(From conservo, to keep). A coxserve. Conserves consist of recent vegetable matters and sugar, beat together into one uniform mass.
On account of the large quantity of sugar contained in conserves, it is obvious that they arc chiefly useful as an auxiliary to other more efficacious drugs. Though of the conserves of lavender, wood sorrel, mint, rosemary, orange and lemon peels, arum, or wormwood, a useful dose may be taken, if the proportion of sugar is diminished.
Mucilaginous substances, if mixed with sugar, become glutinous, and astringents soft. The more intense bitters arc improper for this form; and lightly flavoured vegetables soon spoil: the latter must, therefore, be prepared extemporaneously.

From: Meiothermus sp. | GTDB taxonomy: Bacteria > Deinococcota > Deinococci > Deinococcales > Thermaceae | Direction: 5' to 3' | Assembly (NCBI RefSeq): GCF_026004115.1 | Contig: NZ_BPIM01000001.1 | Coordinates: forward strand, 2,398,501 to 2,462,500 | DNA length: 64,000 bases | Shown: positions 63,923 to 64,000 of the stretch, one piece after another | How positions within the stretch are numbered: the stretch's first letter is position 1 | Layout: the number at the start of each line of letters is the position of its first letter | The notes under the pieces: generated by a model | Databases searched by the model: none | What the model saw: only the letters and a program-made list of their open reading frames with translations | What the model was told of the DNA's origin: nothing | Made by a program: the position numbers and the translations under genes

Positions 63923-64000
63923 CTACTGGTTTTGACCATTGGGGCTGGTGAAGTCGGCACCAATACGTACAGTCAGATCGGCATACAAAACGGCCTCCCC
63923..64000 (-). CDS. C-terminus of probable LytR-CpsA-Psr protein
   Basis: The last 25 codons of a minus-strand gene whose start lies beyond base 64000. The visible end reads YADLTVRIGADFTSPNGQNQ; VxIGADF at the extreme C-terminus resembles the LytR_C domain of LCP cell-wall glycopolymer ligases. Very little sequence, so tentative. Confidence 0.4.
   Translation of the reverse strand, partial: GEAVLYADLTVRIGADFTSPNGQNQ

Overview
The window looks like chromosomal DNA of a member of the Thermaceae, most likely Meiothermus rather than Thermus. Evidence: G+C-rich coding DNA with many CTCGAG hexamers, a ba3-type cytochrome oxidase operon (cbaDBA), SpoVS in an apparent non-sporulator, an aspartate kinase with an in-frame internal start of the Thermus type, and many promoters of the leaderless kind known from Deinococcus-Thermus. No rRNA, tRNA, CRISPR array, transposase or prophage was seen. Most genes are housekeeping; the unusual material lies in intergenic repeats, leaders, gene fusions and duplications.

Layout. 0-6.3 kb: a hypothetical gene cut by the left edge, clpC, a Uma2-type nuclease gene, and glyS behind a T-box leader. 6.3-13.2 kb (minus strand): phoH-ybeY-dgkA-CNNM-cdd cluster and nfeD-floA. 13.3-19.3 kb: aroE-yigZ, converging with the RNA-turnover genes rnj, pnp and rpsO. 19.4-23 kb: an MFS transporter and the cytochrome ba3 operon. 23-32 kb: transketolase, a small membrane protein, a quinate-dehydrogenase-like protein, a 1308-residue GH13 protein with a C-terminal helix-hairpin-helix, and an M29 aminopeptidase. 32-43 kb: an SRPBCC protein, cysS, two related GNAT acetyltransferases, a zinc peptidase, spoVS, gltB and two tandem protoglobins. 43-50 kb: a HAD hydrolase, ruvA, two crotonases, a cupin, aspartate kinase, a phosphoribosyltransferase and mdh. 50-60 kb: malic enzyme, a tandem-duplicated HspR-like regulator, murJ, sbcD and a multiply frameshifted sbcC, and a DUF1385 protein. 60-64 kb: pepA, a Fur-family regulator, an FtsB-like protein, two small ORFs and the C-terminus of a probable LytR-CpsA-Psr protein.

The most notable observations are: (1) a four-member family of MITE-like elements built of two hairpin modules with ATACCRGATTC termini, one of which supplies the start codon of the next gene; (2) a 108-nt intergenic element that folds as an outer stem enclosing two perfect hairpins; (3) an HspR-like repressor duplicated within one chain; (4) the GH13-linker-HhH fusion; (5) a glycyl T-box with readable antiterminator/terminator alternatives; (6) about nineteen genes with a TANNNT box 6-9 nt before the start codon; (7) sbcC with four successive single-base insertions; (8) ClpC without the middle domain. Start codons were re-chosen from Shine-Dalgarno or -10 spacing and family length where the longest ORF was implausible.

The general observations for properly making conserves are but few: leaves are to be picked from their stalks, and flowers from their cups. When the flowers or leaves are properly prepared, they must be beat into an uniform mass, in a marble mortar, with three times their weight of powdered lump sugar; but we are often obliged to diminish the proportion to twice, or sometimes to an equal weight. Orange peel may be rasped, or ground in a mill, and then beat up with the sugar. Roses are to be ground before they are beat into a conserve. If they are infused in a large proportion of water, and this is separated by expression, their bitterness, perhaps their virtue, is extracted.